These were my kind of statesmen? They didn’t believe in getting it now and paying for it later.
March 8, 2013
He was as solemn as I’ve ever seen him. My Uncle Mort, looking down the gun barrel at his 101st birthday, was pensive, his thoughts filled with yesterdays and the snows of many winters.
“Our country’s in a heap of trouble, nephew,” he began. “There’s plenty of blame to spread around, border to border, but I think I can pinpoint when our gradual demise began.”
Tears welling, he continued. “It started when folks abandoned lay-away plans.”
Mort thinks when the “we-want-it-now” craze won favor, lay-away plans crumbled. “Buying on credit – getting stuff now and paying later – became a way of life,” he moaned.
He says we now pile debts upon debts, “trying to keep up with the Joneses – just when we think we’ve caught them, they refinance.”
My uncle claims debt to be at the root of many problems—from “our house to the state house to the White House.”
Not many of Mort’s remarks end in question marks. This one did. “In your memory, who stands out as Texas’ all-time greatest Christian statesman?”
Without hesitation, I answered, “Congressman George Mahon (1900-1985). He served Texas’ 19th District for 44 years (1935-1979), was never defeated for public office, endeared himself to the masses and never lost the common touch. He was passionately ‘sold out’ to public service.”
I told him about several visits with the congressman during his twilight years and my remembrances of his sparkling eyes, deep faith and unwavering optimism. Even as dementia took a stronghold, he ended every visit with this reminder: “There is no hope for the world without the church and education. It has always been that way.”
“Congress must’ve been special with George Mahon and Kentucky’s Second District Congressman Bill Natcher up there,” Mort said.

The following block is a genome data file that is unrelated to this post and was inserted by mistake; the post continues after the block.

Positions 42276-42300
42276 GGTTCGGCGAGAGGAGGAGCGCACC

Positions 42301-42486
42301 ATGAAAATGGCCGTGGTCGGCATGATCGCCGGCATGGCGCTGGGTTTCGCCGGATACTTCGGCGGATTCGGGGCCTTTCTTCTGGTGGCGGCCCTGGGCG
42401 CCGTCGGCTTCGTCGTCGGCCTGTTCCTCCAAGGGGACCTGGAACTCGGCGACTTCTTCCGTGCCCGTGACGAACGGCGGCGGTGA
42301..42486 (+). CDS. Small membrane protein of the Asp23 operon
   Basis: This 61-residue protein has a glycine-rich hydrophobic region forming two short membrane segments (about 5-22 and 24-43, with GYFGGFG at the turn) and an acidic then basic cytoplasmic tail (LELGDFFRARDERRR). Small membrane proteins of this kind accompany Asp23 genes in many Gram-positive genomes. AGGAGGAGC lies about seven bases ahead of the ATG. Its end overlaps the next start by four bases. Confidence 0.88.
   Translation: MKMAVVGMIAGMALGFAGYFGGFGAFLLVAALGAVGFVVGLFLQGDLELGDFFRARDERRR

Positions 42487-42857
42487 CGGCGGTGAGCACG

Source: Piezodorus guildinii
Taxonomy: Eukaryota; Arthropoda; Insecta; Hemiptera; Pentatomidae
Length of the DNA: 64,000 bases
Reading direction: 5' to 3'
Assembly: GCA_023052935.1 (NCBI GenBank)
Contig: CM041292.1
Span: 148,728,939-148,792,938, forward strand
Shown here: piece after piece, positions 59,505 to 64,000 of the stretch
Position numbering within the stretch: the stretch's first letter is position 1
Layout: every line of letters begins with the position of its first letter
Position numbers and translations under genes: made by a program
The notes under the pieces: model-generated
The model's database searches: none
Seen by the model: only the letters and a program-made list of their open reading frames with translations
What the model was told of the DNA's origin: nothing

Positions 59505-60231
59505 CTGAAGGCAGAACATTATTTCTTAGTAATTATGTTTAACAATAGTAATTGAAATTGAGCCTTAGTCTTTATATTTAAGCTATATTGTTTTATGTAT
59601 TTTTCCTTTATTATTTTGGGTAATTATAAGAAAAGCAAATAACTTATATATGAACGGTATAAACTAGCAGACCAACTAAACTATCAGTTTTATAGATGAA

Indeed, Natcher (1909-1994) and Mahon were cut from the same cloth. Both were revered conservatives and southern gentlemen. Both held law degrees, and both spent collegiate years at then-young educational institutions–now named Western Kentucky University and Hardin-Simmons University.
Both men were passionate about serving their people and always committed to doing the right thing.
Mike Stephens, longtime Natcher associate, recalls their mutual respect and their occasional breakfasts together. “They usually came down on the same sides of issues during their 26 years together in Congress,” he said.
Many Texans have rich remembrances of Mahon – including his careful budgeting of time that called for squat-thrust exercises while on elevators – few know little, if anything, about Kentucky’s late congressional leader. Natcher never missed a vote during his 40-year tenure — record likely to endure. His last vote – #18,401 – was cast from a hospital gurney a few days before his death in 1994.
His name is worth researching. You’ll find it refreshing and may draw additional Mahon/Natcher parallels.
Random facts include: Always the natty dresser, Natcher sometimes changed shirts three times daily…He dictated thoughts privately after each house session; the 58 volumes, an average of 400 pages each, are now bound and archived….He wrote weekly letters to his six grandchildren by hand, alternating recipients of original and carbon copies.
He never accepted a campaign contribution, personally financing every race, none of which exceeded $10,000. He never had a press secretary and never ran a political ad. Storms, graduation ceremonies, weddings and other momentous events never took precedence over casting house votes.
He invariably operated his office at costs substantially below allowances. He was authorized a staff of 18, but never employed more than five, thus returning big chunks of office funding.
Early on, a friend sent Natcher a $100 political contribution. He fretted over the gift, fearing that its return would be offensive.
Natcher decided to buy a couple of $50 Countess Mara ties for the would-be “donor.”
He mailed them and a note of thanks for the “contribution.”
Mahon and Natcher were essentially “book-ends.” They both served as Chair of the powerful House Appropriations Committee, both died at age 84, and both were committed to “pay as we go.”
Both had overflow crowds at their funerals. Names of both are on bridges, roads, buildings and schools.
We should “study up” on such Christian statesmen– reviewing their beliefs and lives of passionate service–and then try our best to model them.
Dr. Newbury is a speaker in the Dallas/Fort Worth Metroplex. Speaking inquiries/comments to:[email protected]. Phone: 817-447-3872. Twitter: @donnewbury. Web site: